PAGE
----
Of course, this is a bit of an oversimplification as there are many nuances that can make certain investment vehicles more tax-efficient than others. For example, although REITs are at the bottom of the chart, there are still plenty of advantages to investing in them. Dividends from REITs are sheltered from corporate tax, and some dividends are considered a return of capital that isn’t taxed at all. This is why it is imperative to work with an experienced professional who can use the nuances of each financial instrument to your advantage.

3. Timing Matters

Timing the sale of your investments is critical to lowering your capital gains taxes. Selling your shares after holding for less than a year will result in a short-term capital gains tax. This means that all the gains you made from the sale of the stock will be taxed at your ordinary income rate, which can be 32%-37% for high-earners. Holding on to an asset for more than one year will be taxed at the long-term capital gains tax rate, which can be 0%, 15%, or 20%.

Holding periods are also critical when it comes to the sale of real estate. If you sell your primary home and you lived in the home for at least two years of the five-year period before the sale, the IRS allows you to exclude the first $250,000 of capital gains (or $500,000 for a married couple filing jointly). While the capital gains exclusions do not apply to investment properties, you may be able to utilize like-kind exchanges to defer capital gains tax by reinvesting in other real estate.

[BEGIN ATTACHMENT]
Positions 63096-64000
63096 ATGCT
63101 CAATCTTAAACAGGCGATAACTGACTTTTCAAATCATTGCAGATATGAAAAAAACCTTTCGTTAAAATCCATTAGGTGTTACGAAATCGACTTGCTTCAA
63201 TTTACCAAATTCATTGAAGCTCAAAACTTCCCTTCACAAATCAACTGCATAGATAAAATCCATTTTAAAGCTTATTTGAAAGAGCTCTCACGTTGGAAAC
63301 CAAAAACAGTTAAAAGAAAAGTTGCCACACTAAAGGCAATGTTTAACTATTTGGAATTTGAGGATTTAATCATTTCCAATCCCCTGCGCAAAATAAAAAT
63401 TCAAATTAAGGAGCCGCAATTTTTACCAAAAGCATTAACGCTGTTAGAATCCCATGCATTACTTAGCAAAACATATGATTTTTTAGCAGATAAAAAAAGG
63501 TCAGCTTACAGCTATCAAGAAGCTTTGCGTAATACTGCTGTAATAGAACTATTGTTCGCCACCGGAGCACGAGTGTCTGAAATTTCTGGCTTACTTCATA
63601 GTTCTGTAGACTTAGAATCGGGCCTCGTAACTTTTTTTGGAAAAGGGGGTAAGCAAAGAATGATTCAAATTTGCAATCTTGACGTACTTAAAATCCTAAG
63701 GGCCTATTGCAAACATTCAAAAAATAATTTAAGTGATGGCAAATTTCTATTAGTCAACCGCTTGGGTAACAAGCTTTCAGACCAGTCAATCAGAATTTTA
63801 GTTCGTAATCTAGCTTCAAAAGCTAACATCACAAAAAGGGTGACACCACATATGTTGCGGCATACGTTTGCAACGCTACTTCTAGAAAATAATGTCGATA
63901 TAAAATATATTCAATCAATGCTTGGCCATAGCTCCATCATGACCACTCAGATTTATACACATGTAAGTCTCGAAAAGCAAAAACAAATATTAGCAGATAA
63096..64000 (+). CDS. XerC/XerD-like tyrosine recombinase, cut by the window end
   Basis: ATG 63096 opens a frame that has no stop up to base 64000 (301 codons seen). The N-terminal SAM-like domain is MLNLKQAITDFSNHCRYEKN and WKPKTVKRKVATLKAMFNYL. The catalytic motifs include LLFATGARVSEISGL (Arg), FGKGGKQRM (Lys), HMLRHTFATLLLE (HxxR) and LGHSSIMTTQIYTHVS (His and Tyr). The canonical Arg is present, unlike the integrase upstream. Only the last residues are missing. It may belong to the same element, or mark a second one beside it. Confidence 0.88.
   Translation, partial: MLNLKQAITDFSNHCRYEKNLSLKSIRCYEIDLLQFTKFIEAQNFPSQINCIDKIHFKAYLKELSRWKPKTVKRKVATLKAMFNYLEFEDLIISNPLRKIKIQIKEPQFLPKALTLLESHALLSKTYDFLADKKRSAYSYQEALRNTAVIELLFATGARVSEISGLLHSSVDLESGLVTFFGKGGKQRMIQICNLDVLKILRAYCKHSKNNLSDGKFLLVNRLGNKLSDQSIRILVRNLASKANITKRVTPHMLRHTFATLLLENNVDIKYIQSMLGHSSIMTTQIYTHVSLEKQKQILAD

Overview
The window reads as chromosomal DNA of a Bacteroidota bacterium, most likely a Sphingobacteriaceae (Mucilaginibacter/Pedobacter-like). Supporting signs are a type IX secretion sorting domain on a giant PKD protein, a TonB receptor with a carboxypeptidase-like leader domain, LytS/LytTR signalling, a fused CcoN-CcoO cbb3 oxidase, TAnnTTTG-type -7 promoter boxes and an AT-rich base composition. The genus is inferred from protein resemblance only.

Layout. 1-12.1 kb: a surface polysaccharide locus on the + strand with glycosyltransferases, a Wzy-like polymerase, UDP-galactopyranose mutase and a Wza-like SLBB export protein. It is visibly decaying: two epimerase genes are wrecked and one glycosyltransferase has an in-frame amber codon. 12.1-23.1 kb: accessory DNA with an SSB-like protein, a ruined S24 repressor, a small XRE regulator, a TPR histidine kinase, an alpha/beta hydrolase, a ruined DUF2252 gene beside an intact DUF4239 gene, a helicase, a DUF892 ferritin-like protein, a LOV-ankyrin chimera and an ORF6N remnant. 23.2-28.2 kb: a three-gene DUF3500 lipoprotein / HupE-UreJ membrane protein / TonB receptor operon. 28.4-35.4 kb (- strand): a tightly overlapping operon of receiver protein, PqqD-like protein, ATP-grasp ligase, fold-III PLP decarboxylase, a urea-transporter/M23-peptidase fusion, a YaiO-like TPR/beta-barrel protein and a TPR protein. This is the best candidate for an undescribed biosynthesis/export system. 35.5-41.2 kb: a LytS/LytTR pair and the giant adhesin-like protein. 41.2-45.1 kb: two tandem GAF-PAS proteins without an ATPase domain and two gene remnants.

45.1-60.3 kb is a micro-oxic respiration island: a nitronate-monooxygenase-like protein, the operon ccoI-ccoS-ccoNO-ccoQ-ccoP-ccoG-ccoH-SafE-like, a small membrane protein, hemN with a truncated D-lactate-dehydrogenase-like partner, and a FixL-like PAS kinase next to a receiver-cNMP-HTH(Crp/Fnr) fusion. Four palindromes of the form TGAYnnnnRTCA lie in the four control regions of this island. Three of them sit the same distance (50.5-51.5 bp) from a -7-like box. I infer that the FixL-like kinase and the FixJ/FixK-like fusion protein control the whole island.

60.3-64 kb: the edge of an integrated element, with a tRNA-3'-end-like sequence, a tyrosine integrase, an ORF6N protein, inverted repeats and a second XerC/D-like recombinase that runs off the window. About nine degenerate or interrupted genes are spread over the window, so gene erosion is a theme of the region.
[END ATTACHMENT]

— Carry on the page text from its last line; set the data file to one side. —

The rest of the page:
4. The Difference Between Cost Basis & Share Lots

When you buy any amount of stock, the stock is assigned a lot number regardless of the number of shares. If you have made multiple purchases of the same stock, each purchase is assigned to a different lot number with a different cost basis (determined by the price at the time of each purchase). Consequently, each lot will have appreciated or depreciated in different amounts. Some brokerage accounts use first in, first out (FIFO) by default. If you utilize FIFO, your oldest lots will be sold first. Sometimes FIFO makes sense, but not always. Sometimes it is ideal to sell lots with the highest cost basis, which is commonly done as part of a tax-loss harvesting strategy.

Passing on assets as an inheritance can also increase your cost basis. Assets passed on to the next generation at the time of death allow your heirs to pay tax only on capital gains that occur after they inherit your property, through a one-time “step up in basis.” For example, when one spouse dies, assets passed on to the surviving spouse will have a cost basis of the price of the asset on the day in which they passed. This eliminates the deceased spouse’s portion of capital gains.

We’re Here to Help